Imagine it is a post-it note. You don’t have a lot of space (140 characters) so brevity is required. When you jot something down on your post-it note, it gets stuck to your refrigerator door, much like you might do at home. However, in this scenario, anyone can see the notes posted on your frig. And you can see anyone else’s.
How Does It Work?
Like most web 2.0 applications, the best advice is to just try it out. (You can’t do it wrong and you won’t break it – just give it a whirl.)
You sign up with a name of your choice. After that, find people you know or are interested in following. Twitter can pull from your email contacts to see if your friends and family already have Twitter accounts.
Twitter accounts are identified with an “at” symbol in front. So when discussing your Twitter account, you would say @YourName. Events use a hash mark. For instance, you can search for all Olympic tweets using #080808.
You can view anyone’s notes (or “tweets”) and anyone can sign up to view yours. Don’t worry – you will get an email letting you know every time someone follows you.
And of course, all of this is free.
Tags: blogging, blogs, community, magazines, Marketing, PR, Public Relations, Social Media, Twitter, Web 2.0, Wired, WIRED magainze
I have been trying to figure out why WIRED’s cover story on Julia Allison incensed me so much.
You won’t find me bashing Paris Hilton or her ilk on this blog. As someone who barely watches TV, her brand of reality-show insta-celebs barely register on my consciousness. However, I do dwell in the PR world, the internet world, the social media world…and when you screw around in that world, I consider you fair game.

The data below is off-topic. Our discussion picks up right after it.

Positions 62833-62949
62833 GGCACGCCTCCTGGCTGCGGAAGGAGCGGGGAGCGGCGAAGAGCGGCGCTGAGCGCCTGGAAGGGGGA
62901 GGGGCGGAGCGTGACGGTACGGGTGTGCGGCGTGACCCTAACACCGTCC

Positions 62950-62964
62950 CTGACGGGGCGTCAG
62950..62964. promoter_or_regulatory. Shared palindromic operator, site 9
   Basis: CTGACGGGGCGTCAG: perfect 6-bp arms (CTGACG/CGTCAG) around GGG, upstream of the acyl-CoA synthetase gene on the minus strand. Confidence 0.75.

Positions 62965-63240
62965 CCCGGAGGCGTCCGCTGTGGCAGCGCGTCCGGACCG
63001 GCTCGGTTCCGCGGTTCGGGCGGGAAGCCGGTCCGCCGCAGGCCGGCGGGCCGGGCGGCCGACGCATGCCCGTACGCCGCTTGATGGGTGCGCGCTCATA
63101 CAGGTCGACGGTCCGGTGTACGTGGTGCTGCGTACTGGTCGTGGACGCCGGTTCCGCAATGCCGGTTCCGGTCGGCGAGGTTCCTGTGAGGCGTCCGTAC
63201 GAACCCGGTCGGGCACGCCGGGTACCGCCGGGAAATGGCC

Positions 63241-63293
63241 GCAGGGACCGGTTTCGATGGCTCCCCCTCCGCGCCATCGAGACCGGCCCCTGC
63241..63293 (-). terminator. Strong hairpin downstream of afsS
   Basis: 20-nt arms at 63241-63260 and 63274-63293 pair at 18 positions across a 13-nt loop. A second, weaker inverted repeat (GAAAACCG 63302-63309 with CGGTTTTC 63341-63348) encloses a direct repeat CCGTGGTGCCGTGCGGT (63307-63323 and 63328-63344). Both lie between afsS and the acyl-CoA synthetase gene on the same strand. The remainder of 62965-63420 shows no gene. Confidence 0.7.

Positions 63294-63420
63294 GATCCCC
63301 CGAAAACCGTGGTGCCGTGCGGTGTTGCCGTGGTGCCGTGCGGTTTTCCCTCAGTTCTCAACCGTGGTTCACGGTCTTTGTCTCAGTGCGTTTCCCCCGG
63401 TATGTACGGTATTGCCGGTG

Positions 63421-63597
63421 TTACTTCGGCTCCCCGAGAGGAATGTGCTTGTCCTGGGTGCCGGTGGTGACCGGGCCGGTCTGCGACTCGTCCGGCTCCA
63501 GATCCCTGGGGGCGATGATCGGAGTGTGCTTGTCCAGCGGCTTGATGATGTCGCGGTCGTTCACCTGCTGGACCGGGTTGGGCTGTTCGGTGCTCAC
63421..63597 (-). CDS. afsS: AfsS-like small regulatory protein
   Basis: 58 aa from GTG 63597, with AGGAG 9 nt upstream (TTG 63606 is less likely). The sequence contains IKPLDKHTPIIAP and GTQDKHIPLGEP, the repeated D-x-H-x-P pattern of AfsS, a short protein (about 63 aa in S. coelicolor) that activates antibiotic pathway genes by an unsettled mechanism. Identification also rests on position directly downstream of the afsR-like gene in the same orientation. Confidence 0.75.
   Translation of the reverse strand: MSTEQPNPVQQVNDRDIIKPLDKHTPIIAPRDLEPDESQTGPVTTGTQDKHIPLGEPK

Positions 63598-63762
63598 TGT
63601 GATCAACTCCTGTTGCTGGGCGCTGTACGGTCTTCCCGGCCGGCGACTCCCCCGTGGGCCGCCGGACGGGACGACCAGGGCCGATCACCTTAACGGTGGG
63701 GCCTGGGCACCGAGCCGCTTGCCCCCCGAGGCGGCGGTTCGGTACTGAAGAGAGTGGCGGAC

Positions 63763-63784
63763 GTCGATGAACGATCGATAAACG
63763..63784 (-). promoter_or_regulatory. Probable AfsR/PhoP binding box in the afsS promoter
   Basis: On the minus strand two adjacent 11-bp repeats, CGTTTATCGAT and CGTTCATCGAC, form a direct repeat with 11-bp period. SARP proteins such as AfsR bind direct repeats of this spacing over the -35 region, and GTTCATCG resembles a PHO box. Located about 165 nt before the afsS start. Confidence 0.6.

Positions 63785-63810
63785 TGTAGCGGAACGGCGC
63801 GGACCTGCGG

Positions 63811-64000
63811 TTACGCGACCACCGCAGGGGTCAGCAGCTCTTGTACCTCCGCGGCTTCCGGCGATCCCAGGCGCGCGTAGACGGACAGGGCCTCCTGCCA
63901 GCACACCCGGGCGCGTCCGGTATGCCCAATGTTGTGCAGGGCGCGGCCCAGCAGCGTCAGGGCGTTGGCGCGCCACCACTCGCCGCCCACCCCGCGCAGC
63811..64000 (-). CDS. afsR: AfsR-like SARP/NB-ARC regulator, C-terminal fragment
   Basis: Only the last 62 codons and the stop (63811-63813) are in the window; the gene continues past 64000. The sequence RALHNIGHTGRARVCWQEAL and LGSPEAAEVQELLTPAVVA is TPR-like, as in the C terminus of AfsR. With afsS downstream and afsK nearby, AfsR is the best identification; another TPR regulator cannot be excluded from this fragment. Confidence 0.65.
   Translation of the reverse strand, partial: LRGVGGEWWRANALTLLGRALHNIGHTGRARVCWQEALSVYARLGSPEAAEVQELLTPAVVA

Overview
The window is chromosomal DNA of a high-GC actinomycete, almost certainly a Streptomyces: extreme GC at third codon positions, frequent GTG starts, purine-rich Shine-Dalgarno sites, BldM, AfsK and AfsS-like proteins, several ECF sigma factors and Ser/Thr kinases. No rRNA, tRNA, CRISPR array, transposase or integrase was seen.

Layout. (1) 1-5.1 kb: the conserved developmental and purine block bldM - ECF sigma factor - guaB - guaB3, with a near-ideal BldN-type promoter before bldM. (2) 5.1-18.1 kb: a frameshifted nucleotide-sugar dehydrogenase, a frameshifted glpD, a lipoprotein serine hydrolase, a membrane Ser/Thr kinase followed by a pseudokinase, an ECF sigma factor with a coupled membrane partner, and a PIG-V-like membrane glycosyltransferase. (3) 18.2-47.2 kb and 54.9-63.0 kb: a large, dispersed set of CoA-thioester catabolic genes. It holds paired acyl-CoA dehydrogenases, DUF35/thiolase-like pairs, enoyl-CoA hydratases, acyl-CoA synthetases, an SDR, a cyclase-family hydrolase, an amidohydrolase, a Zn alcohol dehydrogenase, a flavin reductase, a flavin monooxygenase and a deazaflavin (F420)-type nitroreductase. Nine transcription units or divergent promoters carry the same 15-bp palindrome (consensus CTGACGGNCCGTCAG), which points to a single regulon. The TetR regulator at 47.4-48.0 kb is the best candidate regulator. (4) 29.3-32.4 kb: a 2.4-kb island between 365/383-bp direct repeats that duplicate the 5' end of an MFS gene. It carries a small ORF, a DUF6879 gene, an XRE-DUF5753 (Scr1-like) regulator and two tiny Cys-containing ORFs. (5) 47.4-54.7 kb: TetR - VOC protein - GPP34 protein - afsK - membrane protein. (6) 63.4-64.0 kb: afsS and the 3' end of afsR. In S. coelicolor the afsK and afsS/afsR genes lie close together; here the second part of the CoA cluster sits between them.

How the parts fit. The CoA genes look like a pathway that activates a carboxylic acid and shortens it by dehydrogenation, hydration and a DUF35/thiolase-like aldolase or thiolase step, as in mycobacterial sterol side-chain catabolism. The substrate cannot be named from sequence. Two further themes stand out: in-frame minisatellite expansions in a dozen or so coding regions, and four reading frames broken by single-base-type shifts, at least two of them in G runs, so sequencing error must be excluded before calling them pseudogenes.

I don’t normally do hit pieces. I am usually positive about how marketing/PR/advertising can make the world a better place (no small task, believe me). But the Julia Allison story deserves some response on this blog because it illustrates:
1. How not to do PR
2. How not to use web 2.0 social media tools
3. How not to run a magazine
Here’s a quick recap of the article: WIRED portrays the piece as a “how-to,” giving advice on the art of online self-promotion. It details how a woman in her mid-20s weaseled into the digital pages of Gawker, Valleywag, and (now) WIRED.
On the splash page before the article, WIRED writes, “She can’t act. She can’t sing. She’s not rich…[S]he’s an internet celebrity.” In case you missed the underlying message, it’s that WIRED just gave a cover story to someone devoid of talent. Here is why Julia Allison is a terrible example of self-promotion, a warning of the missteps of public relations, and why WIRED ought to be ashamed.
Tags: awesomeness, blogging, blogs, Business, Communication, Make money, profit, Social Media, Twitter, Web 2.0
Please forgive the link-bait title. But I do have a guaranteed way for you to make money from your blog. (Do I sound like a huckster yet? Stay with me.)
Gather ’round, kiddies, because this could change your life. And this secret is free.
The secret to making money through your blog is: Be Amazing.